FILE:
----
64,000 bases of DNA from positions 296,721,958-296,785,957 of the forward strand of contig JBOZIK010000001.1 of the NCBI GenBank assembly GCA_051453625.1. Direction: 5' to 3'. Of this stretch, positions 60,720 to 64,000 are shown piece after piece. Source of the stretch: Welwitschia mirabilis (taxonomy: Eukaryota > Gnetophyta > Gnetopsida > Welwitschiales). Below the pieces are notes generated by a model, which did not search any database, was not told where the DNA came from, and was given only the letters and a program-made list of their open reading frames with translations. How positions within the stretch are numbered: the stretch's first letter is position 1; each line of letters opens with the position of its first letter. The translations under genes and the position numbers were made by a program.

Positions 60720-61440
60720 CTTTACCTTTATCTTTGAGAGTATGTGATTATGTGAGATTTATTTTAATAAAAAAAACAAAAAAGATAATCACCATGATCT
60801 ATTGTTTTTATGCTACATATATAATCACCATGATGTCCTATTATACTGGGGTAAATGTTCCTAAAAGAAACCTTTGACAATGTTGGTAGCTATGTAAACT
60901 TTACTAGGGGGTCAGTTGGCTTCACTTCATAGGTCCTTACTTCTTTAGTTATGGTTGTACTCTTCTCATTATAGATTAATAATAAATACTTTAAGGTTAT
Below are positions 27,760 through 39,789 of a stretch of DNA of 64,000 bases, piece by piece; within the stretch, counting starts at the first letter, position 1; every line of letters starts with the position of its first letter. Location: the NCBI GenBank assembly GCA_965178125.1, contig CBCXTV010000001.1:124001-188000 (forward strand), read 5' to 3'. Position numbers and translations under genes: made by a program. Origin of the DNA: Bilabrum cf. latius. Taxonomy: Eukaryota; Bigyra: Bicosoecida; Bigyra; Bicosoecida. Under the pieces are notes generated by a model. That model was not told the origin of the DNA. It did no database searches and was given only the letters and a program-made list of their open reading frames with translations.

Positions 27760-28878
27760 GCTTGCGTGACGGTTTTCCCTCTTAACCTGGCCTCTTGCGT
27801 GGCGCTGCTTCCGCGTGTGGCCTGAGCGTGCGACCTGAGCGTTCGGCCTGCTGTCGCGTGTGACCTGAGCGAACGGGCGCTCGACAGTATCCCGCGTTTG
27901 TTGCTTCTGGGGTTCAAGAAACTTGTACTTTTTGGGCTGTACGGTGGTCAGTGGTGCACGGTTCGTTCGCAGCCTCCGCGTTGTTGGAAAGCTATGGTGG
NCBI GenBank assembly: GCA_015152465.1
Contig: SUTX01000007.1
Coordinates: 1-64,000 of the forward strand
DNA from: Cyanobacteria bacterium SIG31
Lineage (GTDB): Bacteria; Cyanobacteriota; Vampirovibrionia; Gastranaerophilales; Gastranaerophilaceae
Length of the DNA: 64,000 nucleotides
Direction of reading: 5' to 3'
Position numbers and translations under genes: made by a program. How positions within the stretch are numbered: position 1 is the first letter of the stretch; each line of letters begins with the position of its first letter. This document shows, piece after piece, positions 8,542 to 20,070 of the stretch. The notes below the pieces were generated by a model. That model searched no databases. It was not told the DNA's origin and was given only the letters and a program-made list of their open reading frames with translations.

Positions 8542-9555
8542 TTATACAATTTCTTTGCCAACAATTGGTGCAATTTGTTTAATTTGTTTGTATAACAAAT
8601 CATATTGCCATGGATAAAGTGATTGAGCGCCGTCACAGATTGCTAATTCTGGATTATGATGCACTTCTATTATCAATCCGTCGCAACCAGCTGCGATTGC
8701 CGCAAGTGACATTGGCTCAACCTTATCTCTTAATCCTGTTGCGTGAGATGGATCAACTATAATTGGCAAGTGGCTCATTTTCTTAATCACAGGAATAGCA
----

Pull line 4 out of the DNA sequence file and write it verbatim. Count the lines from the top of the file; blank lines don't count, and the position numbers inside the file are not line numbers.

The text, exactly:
60801 ATTGTTTTTATGCTACATATATAATCACCATGATGTCCTATTATACTGGGGTAAATGTTCCTAAAAGAAACCTTTGACAATGTTGGTAGCTATGTAAACT